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Regional hospitals get new imaging machinesPublished November 7, 2013 at 12:00 a.m.
Doctors can take a better noninvasive look inside their patients, while those being looked at can feel more comfortable, with the addition of new magnetic resonance imaging machines at two of the region’s larger hospitals.
A new MRI, costing more than $1 million and weighing 6 tons, was installed at Saline Memorial Hospital in Benton on Oct. 28 as hospital personnel looked on.
Earlier, a 5.1-ton MRI unit, costing $1.1 million, was placed in Mercy Hospital in Hot Springs on July 30.
Both machines arrived on flatbed trucks and were placed on special rolling jacks by a large crane next to the imaging suites of each medical center so the unit could be pushed into place.
“It is more than a piece of equipment,” Saline Memorial CEO Bob Trautman said about the new MRI now being used in the hospital in Benton. This technology will allow us to provide a more comfortable experience for patients while maximizing our ability to successfully scan and diagnose patients.”
The MRI machine runs tests that use a magnetic field and pulses of radio-wave energy to make pictures of organs and structures inside the body. The images give different information about structures in the body than can be seen in images created by an X-ray, an ultrasound or a computed tomography (CT) scan. The MRI technique can be used to examine almost any part of the body, including the brain and spinal cord, bones and joints, blood vessels, and internal organs such as the liver, womb or prostate gland.
“The results of an MRI scan can be used to help us diagnose conditions, plan treatments and assess how effective previous treatment has been,” said Dr. Bryan Jennings, radiologist and medical director of the Saline Memorial’s diagnostic imaging department. “This new equipment will allow us to test more patients here.”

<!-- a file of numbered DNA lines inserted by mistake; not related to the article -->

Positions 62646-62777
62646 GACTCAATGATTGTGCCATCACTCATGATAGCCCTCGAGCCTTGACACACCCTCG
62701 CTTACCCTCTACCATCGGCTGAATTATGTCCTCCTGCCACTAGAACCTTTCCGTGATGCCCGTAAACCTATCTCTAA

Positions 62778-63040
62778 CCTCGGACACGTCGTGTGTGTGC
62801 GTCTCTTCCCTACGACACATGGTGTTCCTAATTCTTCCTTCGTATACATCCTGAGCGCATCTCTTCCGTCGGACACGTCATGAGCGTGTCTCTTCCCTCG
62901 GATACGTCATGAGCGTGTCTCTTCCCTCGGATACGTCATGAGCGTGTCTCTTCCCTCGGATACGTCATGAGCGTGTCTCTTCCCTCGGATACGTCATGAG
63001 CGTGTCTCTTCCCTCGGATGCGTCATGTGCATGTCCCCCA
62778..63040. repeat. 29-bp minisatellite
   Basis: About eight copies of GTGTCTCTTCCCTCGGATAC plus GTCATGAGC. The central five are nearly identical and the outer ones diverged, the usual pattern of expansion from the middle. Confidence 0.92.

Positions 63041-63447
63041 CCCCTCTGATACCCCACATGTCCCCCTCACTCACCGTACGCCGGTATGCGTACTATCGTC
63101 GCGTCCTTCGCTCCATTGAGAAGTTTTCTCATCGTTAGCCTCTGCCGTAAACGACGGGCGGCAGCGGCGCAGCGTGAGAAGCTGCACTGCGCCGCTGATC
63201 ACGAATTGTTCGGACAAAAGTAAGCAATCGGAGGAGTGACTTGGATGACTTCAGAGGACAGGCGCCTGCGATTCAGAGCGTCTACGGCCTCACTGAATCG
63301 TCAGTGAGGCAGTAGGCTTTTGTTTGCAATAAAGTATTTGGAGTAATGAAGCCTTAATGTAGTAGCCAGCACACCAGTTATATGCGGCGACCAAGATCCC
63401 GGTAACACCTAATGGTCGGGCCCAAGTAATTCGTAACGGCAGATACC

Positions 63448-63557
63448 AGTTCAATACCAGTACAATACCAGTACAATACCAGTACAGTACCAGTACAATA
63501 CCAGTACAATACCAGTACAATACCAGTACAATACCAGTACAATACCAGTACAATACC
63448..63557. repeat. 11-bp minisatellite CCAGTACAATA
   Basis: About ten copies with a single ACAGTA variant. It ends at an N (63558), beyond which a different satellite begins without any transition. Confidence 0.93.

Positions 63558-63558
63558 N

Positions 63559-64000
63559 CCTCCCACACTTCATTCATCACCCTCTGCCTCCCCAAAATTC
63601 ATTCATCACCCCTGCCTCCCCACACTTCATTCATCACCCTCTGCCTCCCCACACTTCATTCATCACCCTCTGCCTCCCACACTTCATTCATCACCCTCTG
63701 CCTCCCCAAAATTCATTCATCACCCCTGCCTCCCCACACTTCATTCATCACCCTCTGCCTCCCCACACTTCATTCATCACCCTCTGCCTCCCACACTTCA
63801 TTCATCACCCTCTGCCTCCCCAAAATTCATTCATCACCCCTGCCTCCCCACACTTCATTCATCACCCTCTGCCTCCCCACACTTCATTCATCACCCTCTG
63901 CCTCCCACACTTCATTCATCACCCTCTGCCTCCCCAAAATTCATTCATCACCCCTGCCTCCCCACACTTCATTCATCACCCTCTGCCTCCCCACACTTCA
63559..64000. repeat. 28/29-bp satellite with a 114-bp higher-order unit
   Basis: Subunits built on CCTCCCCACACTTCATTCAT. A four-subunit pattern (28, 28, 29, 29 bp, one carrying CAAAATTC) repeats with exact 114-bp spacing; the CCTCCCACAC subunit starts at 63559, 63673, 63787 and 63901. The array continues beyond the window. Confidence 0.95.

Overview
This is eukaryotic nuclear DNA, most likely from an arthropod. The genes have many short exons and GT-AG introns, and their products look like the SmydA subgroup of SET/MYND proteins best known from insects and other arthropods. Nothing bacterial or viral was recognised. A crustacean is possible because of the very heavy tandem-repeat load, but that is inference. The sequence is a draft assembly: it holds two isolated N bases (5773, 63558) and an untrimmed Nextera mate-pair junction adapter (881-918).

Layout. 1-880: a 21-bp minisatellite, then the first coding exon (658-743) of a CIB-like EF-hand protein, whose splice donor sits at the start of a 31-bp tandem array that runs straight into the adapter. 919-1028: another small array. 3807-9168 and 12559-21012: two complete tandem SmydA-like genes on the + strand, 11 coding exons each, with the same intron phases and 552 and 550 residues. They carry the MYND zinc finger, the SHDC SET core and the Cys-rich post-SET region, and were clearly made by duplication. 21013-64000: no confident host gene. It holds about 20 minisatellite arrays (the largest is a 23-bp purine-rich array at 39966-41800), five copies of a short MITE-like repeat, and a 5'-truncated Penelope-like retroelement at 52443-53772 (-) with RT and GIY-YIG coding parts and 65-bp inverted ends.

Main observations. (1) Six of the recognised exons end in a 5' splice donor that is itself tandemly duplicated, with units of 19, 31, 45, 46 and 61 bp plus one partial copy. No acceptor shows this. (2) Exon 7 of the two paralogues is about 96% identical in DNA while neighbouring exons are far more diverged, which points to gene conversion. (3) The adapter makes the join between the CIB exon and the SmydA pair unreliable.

Both the Toshiba American Medical Systems Vantage Titan, with a 71-centimeter aperture, placed in Saline Memorial, and the Siemens Espree 70-centimeter Open Bore machine now in Mercy Hot Springs are the latest technology and, because of the size of the patient space, can reduce a patient’s anxiety.
“Many imaging patients suffer from claustrophobia,” said Lisa Hyde, diagnostic-imaging manager at SMH. “This equipment allows most patients to go in feet first and provides a much larger space between the patient’s face and the magnet. This, along with the quieter technology, will help to reduce fears and hopefully provide a much more calming environment for our patients.”
Scanning any part of the body is now more comfortable for the patient, said Philip Ruth, director of imaging services at Mercy Hot Springs.
“When the patient’s head is positioned inside the open bore, such as for shoulder imaging,” he said, “the machine provides 30 centimeters (almost a foot) of space above a patient’s face — about twice that of the previous unit. As a result, the patients are more comfortable and relaxed during the exams.”
Ruth added that Mercy’s unit can be used in most clinical fields, such as neurology, orthopedics, angio (the medicine of blood vessels), cardiology, oncology and tissue imaging.
While the units are large and require the use of heavy equipment to be placed inside the hospitals, MRIs are still delicate medical instruments and must be handled carefully.
“Extreme care must be taken when offloading the magnet from the air-ride transport truck and moving the approximate 12,000-pound magnet to its exact location in the imaging suite,” said Greg G. Atkins, senior installation project manager for Toshiba, who oversaw the placement of the MRI unit in Saline Memorial. “Though not a ‘magnet’ at the time of delivery, it is pressurized and filled at the factory with liquid helium and must not be tilted or bumped during the move.”
The new imaging machines at both hospitals replaced older units.
Staff writer Wayne Bryan can be reached at (501) 244-4460 or at firstname.lastname@example.org.
Tri-Lakes Edition Writer Wayne Bryan can be reached at 501-244-4460 or email@example.com.